When political interference, poor asset management, high tariffs, low quality of services and a constant loss of traffic to other modes of conveyance hit the Japanese Railways in 1987, a detailed restructuring plan was drawn up.
Under the plan, the government-controlled rail system was divided into seven different companies. By turn, these companies went public.
Services improved, competition brought down tariffs and efficiency rose.
Similar factors triggered reform processes in other railways across the world, including in New Zealand, the United States, Canada, Britain and Argentina.
The Indian Railways faces problems similar to the ones that plagued these railways. But for years, it has failed to respond to the challenge of chalking out reforms.
The Railways currently works on a century-old, top-down hierarchical model in which a six-member Railway Board headed by a chairman creates, implements and monitors the rail policy and takes all key decisions.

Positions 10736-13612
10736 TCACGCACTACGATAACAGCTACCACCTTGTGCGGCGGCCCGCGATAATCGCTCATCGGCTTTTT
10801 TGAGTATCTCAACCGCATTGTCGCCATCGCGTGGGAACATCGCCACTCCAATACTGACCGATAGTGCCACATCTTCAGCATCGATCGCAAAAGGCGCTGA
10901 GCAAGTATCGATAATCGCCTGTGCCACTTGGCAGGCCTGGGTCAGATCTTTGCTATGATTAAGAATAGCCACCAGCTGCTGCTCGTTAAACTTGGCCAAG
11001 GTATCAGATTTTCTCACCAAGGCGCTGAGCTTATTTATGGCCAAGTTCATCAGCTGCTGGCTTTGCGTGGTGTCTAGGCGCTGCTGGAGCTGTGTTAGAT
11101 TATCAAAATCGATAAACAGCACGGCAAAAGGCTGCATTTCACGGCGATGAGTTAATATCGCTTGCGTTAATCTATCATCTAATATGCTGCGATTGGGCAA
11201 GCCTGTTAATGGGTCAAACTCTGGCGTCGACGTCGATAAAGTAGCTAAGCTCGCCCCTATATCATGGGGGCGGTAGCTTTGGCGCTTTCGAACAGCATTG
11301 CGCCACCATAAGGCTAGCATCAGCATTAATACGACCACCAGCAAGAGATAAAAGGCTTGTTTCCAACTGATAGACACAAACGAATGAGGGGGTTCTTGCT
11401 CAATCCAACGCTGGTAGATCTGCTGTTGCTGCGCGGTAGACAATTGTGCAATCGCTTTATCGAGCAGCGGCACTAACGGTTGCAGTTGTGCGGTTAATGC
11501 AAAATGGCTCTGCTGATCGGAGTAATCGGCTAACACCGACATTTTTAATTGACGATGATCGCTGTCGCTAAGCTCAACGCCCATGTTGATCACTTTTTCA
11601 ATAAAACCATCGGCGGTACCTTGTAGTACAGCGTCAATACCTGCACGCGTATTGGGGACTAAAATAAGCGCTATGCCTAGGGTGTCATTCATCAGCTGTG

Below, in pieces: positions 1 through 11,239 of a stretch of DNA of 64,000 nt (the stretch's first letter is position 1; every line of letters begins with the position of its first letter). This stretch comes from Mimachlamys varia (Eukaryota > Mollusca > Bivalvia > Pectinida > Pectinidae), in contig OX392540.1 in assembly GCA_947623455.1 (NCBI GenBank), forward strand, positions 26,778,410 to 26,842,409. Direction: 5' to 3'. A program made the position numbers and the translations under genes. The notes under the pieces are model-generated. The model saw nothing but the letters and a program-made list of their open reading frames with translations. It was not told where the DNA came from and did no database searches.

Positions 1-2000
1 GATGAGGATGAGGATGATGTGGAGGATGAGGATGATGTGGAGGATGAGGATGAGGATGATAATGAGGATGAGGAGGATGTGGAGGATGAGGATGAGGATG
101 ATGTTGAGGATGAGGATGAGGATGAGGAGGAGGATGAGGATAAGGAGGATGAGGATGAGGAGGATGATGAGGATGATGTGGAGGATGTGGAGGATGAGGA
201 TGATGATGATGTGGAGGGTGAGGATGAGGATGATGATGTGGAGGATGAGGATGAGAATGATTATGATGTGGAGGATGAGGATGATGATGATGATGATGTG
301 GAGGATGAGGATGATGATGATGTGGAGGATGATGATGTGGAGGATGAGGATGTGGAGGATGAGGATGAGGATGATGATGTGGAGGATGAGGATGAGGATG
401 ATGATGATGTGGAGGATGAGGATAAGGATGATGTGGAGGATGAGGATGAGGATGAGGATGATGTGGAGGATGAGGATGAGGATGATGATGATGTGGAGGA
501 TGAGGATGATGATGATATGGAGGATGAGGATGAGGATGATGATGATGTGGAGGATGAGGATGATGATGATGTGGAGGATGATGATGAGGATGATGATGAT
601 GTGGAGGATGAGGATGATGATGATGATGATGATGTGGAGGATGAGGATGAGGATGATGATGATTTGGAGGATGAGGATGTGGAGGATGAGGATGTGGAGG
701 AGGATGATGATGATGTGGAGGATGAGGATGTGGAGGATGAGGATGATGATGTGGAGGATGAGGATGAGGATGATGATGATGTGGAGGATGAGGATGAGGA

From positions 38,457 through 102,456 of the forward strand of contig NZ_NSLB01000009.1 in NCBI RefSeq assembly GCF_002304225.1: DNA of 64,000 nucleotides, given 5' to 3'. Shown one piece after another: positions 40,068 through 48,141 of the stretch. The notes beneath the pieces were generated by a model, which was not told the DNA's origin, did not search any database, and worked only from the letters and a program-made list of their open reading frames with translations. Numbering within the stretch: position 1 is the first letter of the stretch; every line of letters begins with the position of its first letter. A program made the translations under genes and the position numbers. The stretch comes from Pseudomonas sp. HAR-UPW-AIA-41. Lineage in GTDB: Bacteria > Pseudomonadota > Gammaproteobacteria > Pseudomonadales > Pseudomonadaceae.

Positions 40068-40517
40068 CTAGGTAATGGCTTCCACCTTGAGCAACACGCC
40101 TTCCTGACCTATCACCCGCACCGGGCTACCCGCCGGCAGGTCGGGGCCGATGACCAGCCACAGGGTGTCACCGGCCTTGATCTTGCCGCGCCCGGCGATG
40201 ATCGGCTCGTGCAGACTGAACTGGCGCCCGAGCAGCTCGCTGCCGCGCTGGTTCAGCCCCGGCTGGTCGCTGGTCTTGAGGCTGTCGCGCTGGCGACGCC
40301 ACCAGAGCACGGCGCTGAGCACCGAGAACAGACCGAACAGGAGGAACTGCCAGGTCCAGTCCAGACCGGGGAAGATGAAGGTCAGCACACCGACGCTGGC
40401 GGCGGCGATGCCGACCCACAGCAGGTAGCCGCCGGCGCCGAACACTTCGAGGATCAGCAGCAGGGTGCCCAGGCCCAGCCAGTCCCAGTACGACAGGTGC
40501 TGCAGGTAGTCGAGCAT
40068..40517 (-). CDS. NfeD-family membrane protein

It is separated into 16 geographical zones that employ over 1.4 million people in a monopolistic operation.
Given this, the recent Railway Budget made a brief, yet key, announcement on restructuring the Railway Board by separating policy making from executive powers.
Other steps include modernisation of station and a deeper engagement with the private sector. Are things finally changing?
Text: Anusha Soni, Business Standard
Image: A worker signals to a crane operator while unloading steel rings from a goods train at a railway yard in the western Indian city of Ahmedabad.
Image courtesy: Reuters